Meanwhile, at home, I’d been taking ovulation prediction kits at home, and consistently getting negative results.  Secret Tip ClearBlue Easy Won’t Tell You: the hormone its testing for doesn’t make it into your urine for a while, so testing first thing in the morning isn’t gonna work- better you should test at 2 in the afternoon.  It’s a good thing I am an excessive Googler, otherwise we might have missed this key bit of information.  Of course, 2 in the afternoon of last Saturday happened to be smack in the middle of a BBQ we were hosting, so we totally indiscreetly locked ourselves in the only bathroom in the house for the four minutes the test took to develop.

You see where this is going, right?  The positive sign on this test is a digital happy face, and J and I promptly freaked right the fuck out, dialing the clinic with one hand, jumping up and down while clutching the test stick in the other.  I left a garbled message on the machine at the clinic, essentially asking them to come over and hold my hand, as I had absolutely no idea what the next step was- come in?  wait?  take two Xanax and chill?  WHAT??  I spend the remainder of the day obsessively checking my phone, at a rate of approximately EVERY TWO MINUTES, which I am sure made me an absolutely charming hostess until about 6:30pm, when I finally convinced myself they weren’t going to call back tonight, FOR THE LOVE, PUT DOWN THE PHONE.

The clinic did call back, at 8am the next morning, indicating that I should, absolutely, come in.  J and I made it from Long Beach to Westminster in 10 minutes, approximately 20 miles per hour over the speed limit and 10 minutes faster than any other, reasonable, person might make the same trip.  After all that, we still had to do the traditional doctor’s office Hurry Up & Wait, getting more and more nervous, the sort of thing that is totally made worse for me because I didn’t really know what I was nervous ABOUT.  Had we missed it?  Was the egg still there?  What the hell, exactly, were we there to do?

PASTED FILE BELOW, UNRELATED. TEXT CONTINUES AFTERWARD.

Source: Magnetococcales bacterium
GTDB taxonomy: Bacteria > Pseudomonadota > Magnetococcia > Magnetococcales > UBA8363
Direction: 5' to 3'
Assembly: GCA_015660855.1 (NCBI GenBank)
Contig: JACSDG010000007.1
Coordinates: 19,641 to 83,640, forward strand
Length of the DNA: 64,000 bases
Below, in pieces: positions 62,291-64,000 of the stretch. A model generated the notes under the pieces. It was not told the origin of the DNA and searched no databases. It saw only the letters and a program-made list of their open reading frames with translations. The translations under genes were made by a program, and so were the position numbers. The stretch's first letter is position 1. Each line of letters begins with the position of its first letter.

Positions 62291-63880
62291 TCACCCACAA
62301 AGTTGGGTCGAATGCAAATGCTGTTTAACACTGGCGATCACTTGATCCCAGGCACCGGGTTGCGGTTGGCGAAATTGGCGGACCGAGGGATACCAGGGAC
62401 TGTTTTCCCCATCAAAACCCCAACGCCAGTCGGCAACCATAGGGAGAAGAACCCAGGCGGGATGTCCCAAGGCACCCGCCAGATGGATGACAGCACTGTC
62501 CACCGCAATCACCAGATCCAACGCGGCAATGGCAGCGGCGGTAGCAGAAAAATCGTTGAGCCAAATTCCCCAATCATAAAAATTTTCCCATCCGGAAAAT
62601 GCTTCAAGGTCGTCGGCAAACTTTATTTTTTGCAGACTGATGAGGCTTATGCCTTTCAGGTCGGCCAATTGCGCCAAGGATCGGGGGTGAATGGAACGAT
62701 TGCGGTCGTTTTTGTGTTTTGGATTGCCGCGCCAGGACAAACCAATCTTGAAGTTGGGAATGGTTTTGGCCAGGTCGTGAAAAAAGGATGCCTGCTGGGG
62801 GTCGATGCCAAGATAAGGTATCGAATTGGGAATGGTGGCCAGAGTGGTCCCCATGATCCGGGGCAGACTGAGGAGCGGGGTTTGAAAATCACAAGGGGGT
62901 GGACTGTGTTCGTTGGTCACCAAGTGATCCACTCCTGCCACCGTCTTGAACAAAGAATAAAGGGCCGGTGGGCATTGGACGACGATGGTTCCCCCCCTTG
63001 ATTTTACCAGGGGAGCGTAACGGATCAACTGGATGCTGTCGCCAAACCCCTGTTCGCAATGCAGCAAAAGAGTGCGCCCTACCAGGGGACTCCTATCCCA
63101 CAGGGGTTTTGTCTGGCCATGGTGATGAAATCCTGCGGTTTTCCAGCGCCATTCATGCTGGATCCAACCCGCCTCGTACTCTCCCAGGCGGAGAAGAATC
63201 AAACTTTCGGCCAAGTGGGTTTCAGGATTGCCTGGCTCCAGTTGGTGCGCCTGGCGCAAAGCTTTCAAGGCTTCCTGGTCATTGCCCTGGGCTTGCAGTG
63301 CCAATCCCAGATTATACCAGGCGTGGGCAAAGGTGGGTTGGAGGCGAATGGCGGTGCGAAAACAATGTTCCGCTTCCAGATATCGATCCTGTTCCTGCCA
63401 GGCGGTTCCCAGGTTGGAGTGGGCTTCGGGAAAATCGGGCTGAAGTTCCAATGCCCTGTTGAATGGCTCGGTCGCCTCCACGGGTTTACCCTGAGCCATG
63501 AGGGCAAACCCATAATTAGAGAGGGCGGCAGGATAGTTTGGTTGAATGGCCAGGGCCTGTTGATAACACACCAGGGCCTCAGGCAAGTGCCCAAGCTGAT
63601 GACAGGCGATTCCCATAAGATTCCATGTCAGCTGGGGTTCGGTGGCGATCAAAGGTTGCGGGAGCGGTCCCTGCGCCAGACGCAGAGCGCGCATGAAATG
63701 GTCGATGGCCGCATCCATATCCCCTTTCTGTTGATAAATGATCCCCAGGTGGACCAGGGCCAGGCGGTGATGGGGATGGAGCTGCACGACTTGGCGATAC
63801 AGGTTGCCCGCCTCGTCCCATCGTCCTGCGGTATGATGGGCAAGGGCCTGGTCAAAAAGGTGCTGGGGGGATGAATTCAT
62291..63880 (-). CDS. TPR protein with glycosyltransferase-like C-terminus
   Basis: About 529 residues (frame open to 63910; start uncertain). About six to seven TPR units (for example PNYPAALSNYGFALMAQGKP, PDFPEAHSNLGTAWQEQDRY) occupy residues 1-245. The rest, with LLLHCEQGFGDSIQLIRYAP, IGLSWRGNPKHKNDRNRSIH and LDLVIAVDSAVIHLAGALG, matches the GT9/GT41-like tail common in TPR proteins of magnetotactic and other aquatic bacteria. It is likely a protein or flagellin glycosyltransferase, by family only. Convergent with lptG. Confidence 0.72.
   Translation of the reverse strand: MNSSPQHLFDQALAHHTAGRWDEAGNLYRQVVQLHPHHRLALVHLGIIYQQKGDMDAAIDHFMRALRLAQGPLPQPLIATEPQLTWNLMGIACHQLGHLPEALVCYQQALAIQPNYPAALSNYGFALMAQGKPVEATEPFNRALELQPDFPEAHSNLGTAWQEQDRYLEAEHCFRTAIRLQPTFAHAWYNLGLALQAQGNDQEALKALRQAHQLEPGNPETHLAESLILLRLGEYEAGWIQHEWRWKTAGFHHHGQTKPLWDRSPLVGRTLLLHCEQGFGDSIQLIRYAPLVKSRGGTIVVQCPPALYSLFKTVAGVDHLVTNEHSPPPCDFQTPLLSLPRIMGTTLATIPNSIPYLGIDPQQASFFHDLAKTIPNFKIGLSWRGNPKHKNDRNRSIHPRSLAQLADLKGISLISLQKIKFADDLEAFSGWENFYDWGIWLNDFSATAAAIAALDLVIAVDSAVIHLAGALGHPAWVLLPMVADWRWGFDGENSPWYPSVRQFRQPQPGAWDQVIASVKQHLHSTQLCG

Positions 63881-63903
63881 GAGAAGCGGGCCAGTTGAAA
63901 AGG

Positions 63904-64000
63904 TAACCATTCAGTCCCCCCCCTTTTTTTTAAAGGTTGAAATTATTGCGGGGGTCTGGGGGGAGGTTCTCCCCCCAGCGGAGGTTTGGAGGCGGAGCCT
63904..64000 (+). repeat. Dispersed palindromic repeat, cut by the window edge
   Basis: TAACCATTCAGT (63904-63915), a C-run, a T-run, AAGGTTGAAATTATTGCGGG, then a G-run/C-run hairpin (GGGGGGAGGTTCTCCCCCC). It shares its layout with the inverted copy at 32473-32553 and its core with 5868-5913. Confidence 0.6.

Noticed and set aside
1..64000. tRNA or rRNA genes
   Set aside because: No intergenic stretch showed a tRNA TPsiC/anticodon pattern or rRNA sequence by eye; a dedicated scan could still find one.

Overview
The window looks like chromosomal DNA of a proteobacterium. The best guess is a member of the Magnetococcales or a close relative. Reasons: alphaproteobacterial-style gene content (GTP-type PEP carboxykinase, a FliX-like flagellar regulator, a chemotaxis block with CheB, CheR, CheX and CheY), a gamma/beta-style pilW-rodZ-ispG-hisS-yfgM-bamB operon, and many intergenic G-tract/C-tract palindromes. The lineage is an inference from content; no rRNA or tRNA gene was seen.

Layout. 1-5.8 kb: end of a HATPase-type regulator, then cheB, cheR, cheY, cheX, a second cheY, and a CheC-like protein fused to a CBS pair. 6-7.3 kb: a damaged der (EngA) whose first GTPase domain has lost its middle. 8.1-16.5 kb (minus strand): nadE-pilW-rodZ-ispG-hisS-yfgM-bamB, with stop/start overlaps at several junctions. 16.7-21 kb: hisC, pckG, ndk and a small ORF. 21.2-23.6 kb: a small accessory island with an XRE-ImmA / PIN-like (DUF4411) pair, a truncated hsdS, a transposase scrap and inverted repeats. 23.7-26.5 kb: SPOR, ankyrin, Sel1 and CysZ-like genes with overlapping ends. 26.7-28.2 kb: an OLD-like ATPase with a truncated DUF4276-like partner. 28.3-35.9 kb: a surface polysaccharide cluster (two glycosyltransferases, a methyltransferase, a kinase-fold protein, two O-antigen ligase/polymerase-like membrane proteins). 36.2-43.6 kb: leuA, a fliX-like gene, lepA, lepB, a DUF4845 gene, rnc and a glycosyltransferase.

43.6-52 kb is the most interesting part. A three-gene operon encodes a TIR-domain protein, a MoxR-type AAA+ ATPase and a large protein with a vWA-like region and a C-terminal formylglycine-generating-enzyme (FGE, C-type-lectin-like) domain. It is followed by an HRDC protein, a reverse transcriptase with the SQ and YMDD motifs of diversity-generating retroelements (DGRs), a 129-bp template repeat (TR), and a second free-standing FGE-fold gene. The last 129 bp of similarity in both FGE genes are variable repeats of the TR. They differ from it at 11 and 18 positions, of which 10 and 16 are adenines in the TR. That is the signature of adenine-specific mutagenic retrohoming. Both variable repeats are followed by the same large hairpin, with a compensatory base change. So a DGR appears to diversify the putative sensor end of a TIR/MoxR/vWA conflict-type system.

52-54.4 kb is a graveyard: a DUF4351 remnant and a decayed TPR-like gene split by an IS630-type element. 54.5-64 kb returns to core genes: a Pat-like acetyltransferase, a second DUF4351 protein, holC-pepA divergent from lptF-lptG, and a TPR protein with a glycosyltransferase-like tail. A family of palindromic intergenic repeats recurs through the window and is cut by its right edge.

Answer, because we are bordering on the absolute limit one can request of others, in terms of attention: Dr. C checked me once more, looking for the follicle, which was no longer there.  If all is working the way it should, this means my egg was floating around in the space of my fallopian tubes, and if the miracle of life was going to happen this month, we needed to get sperm up there, STAT.

After thirty minutes back in the waiting room (I had NO IDEA it takes that long to defrost a half teaspoon of sperm), we were called back again, where I was instructed to lay back and relax.  Well, after I had confirmed that what they were about to send up my reproductive tract was, in fact, the donor we had ordered.  And look, I am here to tell you, you don’t really know.  Sure, the vial has the donor name on it, but SO MANY people have handled the sample before it gets to you that I am frankly surprised mix-ups don’t happen more often.  Or maybe they do, and we JUST DON’T KNOW.

The insemination itself was no more painful than your run-of-the-mill Pap smear, and then I lay there for the next ten minutes, knees stitched tightly together.  And I am not kidding about the ten minutes- the nurse had me on a timer.  LEAST ROMANTIC INSEMINATION EVER.

And then… it was over.  Door to door, the whole process took 90 minutes, which doesn’t seem like much, given the momentous-ness of what we are hoping actually happened.  We went home, where I suppose I was to continue about my regular life, minus all the fun parts, while 5 million sperm danced around in my uterus. We won’t know if the insemination worked for 14 days, which seems like a short amount of time, when measuring vacation days, but like a giant, never-ending eternity when waiting to find out if your family might all of a sudden go from two members to three.

I know a positive pregnancy test is only the beginning of whatever comes next, and that there are a million ways the whole thing could go horribly wrong.  But for once, just this once in my whole fucking life, I’m breathing life into my hope for the best.